Walking speed over 10 metres overestimates locomotor capacity after stroke


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Abstract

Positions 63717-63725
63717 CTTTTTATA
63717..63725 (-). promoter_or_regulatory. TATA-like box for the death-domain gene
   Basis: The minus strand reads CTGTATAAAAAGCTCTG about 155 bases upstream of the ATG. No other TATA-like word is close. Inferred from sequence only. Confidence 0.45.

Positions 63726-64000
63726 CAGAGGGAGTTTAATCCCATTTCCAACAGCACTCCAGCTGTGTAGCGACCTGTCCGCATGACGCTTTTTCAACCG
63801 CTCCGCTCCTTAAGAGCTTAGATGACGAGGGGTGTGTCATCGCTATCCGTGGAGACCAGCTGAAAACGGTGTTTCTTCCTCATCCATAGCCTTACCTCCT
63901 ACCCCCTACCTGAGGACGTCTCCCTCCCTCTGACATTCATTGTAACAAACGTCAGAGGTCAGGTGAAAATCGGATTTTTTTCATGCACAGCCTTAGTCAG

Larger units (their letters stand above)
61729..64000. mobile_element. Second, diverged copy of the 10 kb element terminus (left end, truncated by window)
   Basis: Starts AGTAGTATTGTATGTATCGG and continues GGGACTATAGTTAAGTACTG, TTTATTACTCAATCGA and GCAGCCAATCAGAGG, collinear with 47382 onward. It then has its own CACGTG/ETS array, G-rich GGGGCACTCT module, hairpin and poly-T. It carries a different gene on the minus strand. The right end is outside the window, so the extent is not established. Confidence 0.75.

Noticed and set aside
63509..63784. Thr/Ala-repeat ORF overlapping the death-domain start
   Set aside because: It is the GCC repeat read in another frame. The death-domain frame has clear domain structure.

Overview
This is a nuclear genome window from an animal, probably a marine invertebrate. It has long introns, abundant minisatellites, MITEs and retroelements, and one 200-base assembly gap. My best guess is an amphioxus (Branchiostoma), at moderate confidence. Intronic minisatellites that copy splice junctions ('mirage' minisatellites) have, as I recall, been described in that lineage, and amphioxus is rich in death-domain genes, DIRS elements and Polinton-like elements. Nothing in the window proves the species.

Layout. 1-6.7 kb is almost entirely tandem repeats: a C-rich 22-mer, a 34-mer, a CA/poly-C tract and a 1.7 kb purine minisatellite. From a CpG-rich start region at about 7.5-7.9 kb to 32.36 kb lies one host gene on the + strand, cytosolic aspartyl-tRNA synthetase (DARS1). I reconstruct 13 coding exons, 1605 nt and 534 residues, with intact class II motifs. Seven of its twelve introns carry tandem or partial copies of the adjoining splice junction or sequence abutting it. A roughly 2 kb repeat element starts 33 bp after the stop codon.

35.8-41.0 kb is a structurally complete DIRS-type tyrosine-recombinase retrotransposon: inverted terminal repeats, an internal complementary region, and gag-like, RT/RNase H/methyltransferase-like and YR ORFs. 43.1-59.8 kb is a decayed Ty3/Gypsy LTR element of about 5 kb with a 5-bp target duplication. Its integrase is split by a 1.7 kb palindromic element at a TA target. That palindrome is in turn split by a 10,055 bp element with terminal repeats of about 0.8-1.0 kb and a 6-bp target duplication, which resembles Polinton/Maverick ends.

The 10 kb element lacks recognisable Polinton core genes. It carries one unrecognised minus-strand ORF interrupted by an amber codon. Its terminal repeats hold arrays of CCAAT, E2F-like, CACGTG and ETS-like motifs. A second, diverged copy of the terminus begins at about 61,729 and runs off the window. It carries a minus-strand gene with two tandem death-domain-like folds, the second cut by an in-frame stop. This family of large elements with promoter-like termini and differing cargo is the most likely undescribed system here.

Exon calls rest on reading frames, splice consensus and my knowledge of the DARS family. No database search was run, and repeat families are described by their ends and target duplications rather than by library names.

ObjectiveTo examine 10-m comfortable walking speed and 6-minute distance in healthy individuals and individuals after stroke and to assess the level of disability associated with poor walking endurance after stroke.DesignDescriptive study in which comfortable walking speed over 10 m and distance covered in 6 minutes (6-minute walk test) were compared between healthy subjects and subjects after stroke.SubjectsTwelve healthy subjects and 14 subjects after stroke.Main outcome measuresWalking speed and 6-minute distances were compared between groups. In addition, for each group, actual distance walked in 6 minutes was compared with the distance predicted by the 10-m walking speed test and the distance predicted by normative reference equations.ResultsSubjects after stroke had significant reductions in 10-m speed and 6-minute distance compared with healthy subjects (p<0.05). Subjects after stroke were not able to maintain their comfortable walking speed for 6 minutes, whereas healthy subjects walked in excess of their comfortable speed for 6 minutes. The average distance walked in 6 minutes by individuals after stroke was only 49.8 ± 23.9% of the distance predicted for healthy individuals with similar physical characteristics.ConclusionIn our subjects after stroke, walking speed over a short distance overestimated the distance walked in 6 minutes. Both walking speed and endurance need to be measured and trained during rehabilitation.

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